Com. v. Fruehan, 384 Pa. Super. 156, 160-61, 557 A.2d 1093, 1095 (1989). Thus, in Fruehan, the discretionary appeal that the prosecution sought was "disallowed." Id. at 161, 557 A.2d at 1095. In Fruehan, the Commonwealth was found to have breached the plea agreement by a postsentence request of the sentencing court to increase the sentence. No such breach at the trial court level is involved in the present case, and making such a request of the sentencing court is a fundamentally different matter than the exercise of the State's statutorily granted right to have an appellate court — a different and higher court — review a sentence for an abuse of discretion. As a result, we find Fruehan to be distinguishable.
In People v Arriaga, 199 Mich. App. 166, 501 N.W.2d 200 (1993), the defendant pled guilty pursuant to a plea agreement. As part of the agreement, the prosecution agreed to take no position on the defendant's request for a sentence below the mandatory minimum. However, at the sentencing hearing, the prosecution argued that there were no substantial and compelling reasons for the court to depart from the mandatory minimum sentence. It is obvious that in Arriaga, a breach of the plea agreement by the prosecution occurred at the trial level, but as said, no such breach is present here.
The trial court in Arriaga concluded that the defendant had presented substantial and compelling reasons to depart from the mandatory minimum sentence, and the prosecution appealed, alleging that the trial court abused its discretion in its findings. However, the Arriaga court declined to reach that issue on appeal. The court, finding the rationale set forth in Fruehan to be persuasive, noted: "The prosecution in this case promised to take no position on the proposed sentencing departure. Although it is entitled to appeal from an unlawful sentence, the sentence imposed here was not unlawful. The trial court had discretion to depart from the statutory mandatory minimum sentence." Arriaga, 199 Mich. App. at 169, 501 N.W.2d at 201. Thus, the court "refuse[d] to condone the breach [of the plea agreement] by evaluating the trial court's discretion in sentencing [the] defendant as it did." Id. at 169, 501 N.W.2d at 202. Therefore, the court in Arriaga simply held the prosecution to its agreement — a holding with which we have no disagreement. Because of a materially different procedural background, as well as an obvious breach of the plea agreement in the trial court, Arriaga is not persuasive authority on the issue before us.
[6,7] In State v. Wills, 244 Kan. 62, 765 P.2d 1114 (1988), the prosecution promised in a plea agreement not to invoke the provisions of its habitual criminal act and to recommend that the sentences on three counts of theft and two counts of burglary run concurrently. The prosecution complied with the agreement, which would have yielded a total sentence of 3 to 10 year's imprisonment on all counts, but the trial court imposed a total sentence of 6 to 20 years' imprisonment on all counts. The defendant moved to modify the sentence in the trial court. At the hearing on such motion, when asked for its view on the motion, the prosecution referred to a Kansas "Reception and Diagnostic Center" report as "`not what you would call a good report'" and then concluded: "`It does not appear that a modification is in order.'" Id. at 63, 765 P.2d at 1115. The trial court denied the modification. On appeal, the Kansas Supreme Court stated that "a plea agreement which is silent as to post-sentence hearings is ambiguous." Id. at 68, 765 P.2d at 1119. The Kansas Supreme Court, after finding the plea agreement ambiguous, reasoned that "[w]here a statute is ambiguous, we require that it be strictly construed in favor of the accused." Id. at 69, 765 P.2d at 1120, citing State v. Magness, 240 Kan. 719, 732 P.2d 747 (1987). The court said it found no compelling reason to adopt a different rule in interpreting ambiguous plea agreements. In our view, such conclusion throws aside any number of basic contractual principles that logically are applicable, given that plea agreements are contracts. See State v. Howe, 2 Neb. App. 766, 514 N.W.2d 356 (1994) (finding that plea bargain is contract). One such basic principle which the Wills decision would obviously negate is that a court is not free to rewrite a contract or to speculate as to terms of the contract which the parties have not seen fit to include. Honda Cars of Bellevue v. American Honda Motor Co., 261 Neb. 923, 628 N.W.2d 661 (2001).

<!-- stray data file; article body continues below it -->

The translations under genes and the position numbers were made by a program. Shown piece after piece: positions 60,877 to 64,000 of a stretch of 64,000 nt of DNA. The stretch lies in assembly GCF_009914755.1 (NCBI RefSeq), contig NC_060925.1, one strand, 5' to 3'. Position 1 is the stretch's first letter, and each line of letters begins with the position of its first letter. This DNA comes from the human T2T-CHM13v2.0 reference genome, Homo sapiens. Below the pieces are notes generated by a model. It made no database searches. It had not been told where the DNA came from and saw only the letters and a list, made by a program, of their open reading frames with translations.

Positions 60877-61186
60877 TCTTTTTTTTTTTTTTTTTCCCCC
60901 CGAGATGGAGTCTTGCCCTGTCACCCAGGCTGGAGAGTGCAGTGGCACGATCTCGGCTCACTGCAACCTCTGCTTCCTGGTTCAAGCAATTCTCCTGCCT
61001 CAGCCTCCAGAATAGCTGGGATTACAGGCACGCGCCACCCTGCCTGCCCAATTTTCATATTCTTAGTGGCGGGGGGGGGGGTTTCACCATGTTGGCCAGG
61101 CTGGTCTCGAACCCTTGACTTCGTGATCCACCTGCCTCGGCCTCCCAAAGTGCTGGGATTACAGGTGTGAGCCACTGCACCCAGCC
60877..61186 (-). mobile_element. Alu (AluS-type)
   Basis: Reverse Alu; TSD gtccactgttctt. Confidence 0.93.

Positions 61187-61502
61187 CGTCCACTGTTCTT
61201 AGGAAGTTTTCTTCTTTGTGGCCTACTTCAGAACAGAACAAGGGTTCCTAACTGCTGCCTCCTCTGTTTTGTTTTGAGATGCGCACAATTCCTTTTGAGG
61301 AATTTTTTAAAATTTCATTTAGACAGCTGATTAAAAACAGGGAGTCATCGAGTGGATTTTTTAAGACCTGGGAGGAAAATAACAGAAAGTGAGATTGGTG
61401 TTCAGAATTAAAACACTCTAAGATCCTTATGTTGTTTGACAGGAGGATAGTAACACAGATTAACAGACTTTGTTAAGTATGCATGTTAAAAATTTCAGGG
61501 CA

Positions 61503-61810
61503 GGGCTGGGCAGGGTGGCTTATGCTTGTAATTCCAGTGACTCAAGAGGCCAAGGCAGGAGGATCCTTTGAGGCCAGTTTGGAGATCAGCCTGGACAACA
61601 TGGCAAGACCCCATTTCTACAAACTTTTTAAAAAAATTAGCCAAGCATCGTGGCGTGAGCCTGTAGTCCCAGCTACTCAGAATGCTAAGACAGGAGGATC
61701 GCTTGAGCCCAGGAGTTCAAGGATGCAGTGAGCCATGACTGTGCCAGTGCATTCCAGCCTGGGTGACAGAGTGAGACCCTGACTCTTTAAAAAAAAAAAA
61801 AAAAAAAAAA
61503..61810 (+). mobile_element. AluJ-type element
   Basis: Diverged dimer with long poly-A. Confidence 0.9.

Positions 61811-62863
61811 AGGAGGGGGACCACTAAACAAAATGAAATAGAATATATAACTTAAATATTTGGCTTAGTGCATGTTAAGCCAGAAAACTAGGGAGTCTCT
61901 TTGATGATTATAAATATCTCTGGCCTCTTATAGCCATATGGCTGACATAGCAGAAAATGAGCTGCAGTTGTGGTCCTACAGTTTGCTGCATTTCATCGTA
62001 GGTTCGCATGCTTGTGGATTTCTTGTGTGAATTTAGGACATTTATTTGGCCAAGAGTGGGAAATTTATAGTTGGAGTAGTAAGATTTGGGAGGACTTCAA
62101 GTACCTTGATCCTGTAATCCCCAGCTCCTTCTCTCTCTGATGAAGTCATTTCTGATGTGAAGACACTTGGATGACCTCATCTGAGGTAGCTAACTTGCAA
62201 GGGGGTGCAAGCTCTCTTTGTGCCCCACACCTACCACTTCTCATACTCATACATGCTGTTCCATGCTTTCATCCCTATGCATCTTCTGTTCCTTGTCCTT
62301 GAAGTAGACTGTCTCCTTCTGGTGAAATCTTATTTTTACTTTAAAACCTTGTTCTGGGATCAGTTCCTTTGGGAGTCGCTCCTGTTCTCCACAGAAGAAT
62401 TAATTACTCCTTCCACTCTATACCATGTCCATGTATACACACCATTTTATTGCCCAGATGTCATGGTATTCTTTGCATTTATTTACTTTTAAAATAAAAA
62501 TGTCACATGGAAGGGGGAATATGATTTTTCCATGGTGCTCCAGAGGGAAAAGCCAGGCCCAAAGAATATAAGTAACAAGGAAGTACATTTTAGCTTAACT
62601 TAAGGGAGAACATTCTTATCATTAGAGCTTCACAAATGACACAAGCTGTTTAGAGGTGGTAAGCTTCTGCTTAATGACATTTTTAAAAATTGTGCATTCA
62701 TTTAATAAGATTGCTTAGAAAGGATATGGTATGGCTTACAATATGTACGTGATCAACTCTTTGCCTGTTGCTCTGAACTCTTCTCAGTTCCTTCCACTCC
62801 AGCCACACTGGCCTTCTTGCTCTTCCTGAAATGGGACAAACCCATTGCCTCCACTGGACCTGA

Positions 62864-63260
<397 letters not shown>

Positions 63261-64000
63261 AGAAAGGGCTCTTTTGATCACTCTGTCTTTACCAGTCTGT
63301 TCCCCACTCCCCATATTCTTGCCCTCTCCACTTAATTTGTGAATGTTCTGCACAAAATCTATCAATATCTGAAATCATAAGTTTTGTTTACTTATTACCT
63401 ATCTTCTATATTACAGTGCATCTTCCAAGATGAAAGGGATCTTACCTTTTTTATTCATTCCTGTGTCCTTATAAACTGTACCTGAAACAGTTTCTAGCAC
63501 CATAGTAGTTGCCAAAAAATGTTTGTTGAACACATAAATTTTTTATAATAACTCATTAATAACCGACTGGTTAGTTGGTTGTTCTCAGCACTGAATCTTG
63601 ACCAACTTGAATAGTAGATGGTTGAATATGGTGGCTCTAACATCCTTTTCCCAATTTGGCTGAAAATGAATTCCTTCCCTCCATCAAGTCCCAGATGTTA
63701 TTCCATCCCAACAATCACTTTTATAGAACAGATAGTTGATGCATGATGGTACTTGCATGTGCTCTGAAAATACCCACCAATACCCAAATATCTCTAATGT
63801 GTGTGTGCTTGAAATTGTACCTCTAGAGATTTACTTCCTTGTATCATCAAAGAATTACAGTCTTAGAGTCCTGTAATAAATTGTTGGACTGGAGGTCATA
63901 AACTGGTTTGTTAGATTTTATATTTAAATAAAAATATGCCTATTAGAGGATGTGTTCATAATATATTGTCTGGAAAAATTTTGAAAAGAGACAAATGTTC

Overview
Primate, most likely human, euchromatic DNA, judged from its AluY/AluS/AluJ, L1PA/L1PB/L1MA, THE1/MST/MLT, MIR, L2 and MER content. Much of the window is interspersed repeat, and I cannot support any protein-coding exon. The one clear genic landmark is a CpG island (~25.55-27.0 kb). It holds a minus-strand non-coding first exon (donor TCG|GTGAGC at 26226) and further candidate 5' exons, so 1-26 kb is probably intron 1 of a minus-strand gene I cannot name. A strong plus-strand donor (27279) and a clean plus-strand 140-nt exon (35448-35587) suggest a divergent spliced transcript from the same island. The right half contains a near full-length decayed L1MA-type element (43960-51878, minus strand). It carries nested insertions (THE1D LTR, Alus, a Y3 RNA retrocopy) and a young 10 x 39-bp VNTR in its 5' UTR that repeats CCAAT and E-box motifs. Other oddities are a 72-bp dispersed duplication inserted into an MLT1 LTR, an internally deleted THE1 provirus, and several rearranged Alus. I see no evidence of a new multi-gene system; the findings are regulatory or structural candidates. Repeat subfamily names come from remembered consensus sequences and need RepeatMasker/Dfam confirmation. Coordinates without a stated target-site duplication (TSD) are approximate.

The Kansas court in Wills, supra, concluded that the defendant was entitled to have his motion to modify his sentence reheard by a different trial judge and that at the hearing, the prosecution would be bound by the plea agreement. In summary, not only is Wills procedurally and factually different than the instant case, the court in Wills finds an ambiguity regarding appeal when such was not mentioned. Wills simply holds that the prosecution must live up to its plea agreement — a broad principle which is unassailable but which is not determinative in the present case, given the Kansas court's finding of ambiguity which is not present in the plea agreement before us. Thus, Wills is not persuasive authority in this case.